My colleague, the machine
Humans and robots living and working together: that is Sami Haddadin's vision of the future. This is why he has developed a software that makes robots more sensitive, safer and facilitates their operation
Sami Haddadin is a professor at the Leibniz Universität Hannover and Director of its Institute of Automatic Control. His company Kastanienbaum is a spin-off from the Robotics and Mechatronics Center (RMC) at the German Aerospace Center (DLR), which was funded by Helmholtz Enterprise.
Mr Haddadin, can robots and humans work together?
They already do so in some fields, however, not in a manner one would wish for. This collaboration could reach a new level: I want humans and robots to act and work together, in short, to co-exist. To enable this, we work on rendering a robot's capabilities more similar to those of humans. A very central aspect here is tactile capability, the delicacy of tactile perception. Such a sense of touch is important for many processes where humans and robots potentially come into contact, for example, for tricks such as robots playing ball, yet also for robots that are intended for complicated assembly work. Such a tactile sense is relevant both for the fields of science and industry.
What makes the collaboration between humans and machines so difficult?
If one wants robots and humans to work together, hand-in-hand, as it were, then two major problems need to be overcome. The first is the problem of proximity: for their own safety, humans usually have to keep a distance to the machine. Robots are already being used in many fields of industrial production where humans cannot work, since the risk of injury is too great – and that is due to the lack of tactile sensitivity, amongst other things. As a result, robots are so far always surrounded by wide safety areas and corresponding barriers. That is expensive and prevents efficient collaboration. The second major problem is the fact that the technology is largely incomprehensible for non-experts. So far, robots are usually just as complicated for humans as a cockpit is for someone who has no idea about flying. For instance, the assembly robots at automotive manufacturers still require elaborate programming. We want to address these two major problems or, rather, we have already overcome them.
What are the solutions provided by your company "Kastanienbaum"?
We have already managed to tackle the problem of safety very well. Instead of planning a large safety area to separate humans and robots, we try to teach the robot what safety really means. The robot is to learn that humans are fragile and can be injured. For this, we have developed an algorithm to enable the robot to learn just that. This brings humans and robots much closer together and this is where our second innovation applies. We want to render robots more comprehensible for humans, make them a commodity technology for everybody. Our technology makes the robot more intelligent and so it is easier for humans to operate it. One may think of it like this: instead of telling the robot how it is supposed to do something, we design tools that allow us to tell it what it is supposed to do. This way, humans can program a robot all by themselves. Instead of a complicated cockpit, a robot should be as easy to use as a car or smartphone. These, too, are highly complex technologies, yet they have been made operable for everyone.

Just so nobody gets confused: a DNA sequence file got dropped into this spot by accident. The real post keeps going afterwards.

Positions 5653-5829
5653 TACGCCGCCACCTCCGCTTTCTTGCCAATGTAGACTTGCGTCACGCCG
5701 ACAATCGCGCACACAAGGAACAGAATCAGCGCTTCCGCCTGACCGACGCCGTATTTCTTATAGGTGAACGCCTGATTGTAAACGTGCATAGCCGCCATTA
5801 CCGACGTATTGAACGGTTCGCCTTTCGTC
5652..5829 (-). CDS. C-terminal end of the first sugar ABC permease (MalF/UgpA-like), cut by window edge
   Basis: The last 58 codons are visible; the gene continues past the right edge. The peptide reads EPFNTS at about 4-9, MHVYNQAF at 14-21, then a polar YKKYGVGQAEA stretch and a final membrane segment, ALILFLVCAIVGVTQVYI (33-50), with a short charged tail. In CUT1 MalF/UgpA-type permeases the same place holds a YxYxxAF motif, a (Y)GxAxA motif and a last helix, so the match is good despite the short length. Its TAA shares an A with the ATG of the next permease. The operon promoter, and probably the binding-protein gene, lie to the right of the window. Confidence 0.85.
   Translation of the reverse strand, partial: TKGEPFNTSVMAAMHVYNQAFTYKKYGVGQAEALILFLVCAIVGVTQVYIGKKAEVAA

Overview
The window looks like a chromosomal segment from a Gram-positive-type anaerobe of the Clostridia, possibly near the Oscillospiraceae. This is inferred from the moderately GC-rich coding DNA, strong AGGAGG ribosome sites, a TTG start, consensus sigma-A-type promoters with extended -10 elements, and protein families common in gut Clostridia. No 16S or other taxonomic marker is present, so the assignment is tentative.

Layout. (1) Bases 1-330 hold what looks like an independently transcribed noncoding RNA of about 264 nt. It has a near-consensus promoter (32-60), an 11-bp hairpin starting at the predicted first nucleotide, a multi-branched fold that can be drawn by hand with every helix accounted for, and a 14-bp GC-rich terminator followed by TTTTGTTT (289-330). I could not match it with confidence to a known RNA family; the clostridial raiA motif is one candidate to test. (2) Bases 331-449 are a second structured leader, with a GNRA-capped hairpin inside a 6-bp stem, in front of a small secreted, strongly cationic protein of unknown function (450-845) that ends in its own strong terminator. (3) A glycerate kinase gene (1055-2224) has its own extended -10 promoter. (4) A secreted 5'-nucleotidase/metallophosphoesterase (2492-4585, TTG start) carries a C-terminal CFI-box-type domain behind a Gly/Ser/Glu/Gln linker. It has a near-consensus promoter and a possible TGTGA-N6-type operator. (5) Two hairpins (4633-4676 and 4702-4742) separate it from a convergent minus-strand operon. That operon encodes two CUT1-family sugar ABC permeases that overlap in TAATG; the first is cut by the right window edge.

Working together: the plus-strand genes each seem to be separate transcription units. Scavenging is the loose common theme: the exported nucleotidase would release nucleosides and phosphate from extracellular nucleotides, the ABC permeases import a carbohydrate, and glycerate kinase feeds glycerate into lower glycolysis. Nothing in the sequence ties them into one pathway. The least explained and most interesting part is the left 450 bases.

Where could the smart, safe robots be used?
Our first thought here is, of course, the industry, in particular the production and assembly processes where robots already are being employed. They could take over far more work in this field. This also includes tasks that these days only low wage countries can perform in an economically reasonable manner and which nobody in our country is prepared to do any more. The monotonous assembly of entertainment electronics devices falls under this category, to name an example. With the aid of work stations where humans and robots can safely work together, these jobs could in future once again be performed in the same location where development takes place and where the market is. This would result in higher quality by way of more process reliability and at the same time save resources due to shortened transport distances. Moreover, anybody observing the demographic change in Germany can see for themselves that in future we will not be able to do without robots in order to maintain our economy's high degree of productivity. Yet we want to use robots also in other fields where they could be equally useful. For example, we want to make them usable and affordable also for small and medium-sized enterprises. Robots could be used also in logistics. And there are many more fields of application, from the health sector to service robotics. After all, all these developments start with the same considerations: how can robots be made more similar to humans in a meaningful manner and, at the same time, safer and easier to operate?
How do you envision the future?
Basically, I am a realistic person. But I also firmly believe that the time of promises now really is over; the coexistence of humans and robots is only a matter of time, not of technology any more. The technology is available now. And that will push robots out of their niche existence for experts only and make them available for everybody. Given this premise, one can almost only guess at what immense potential awaits us in the combination of robotics and the digital world.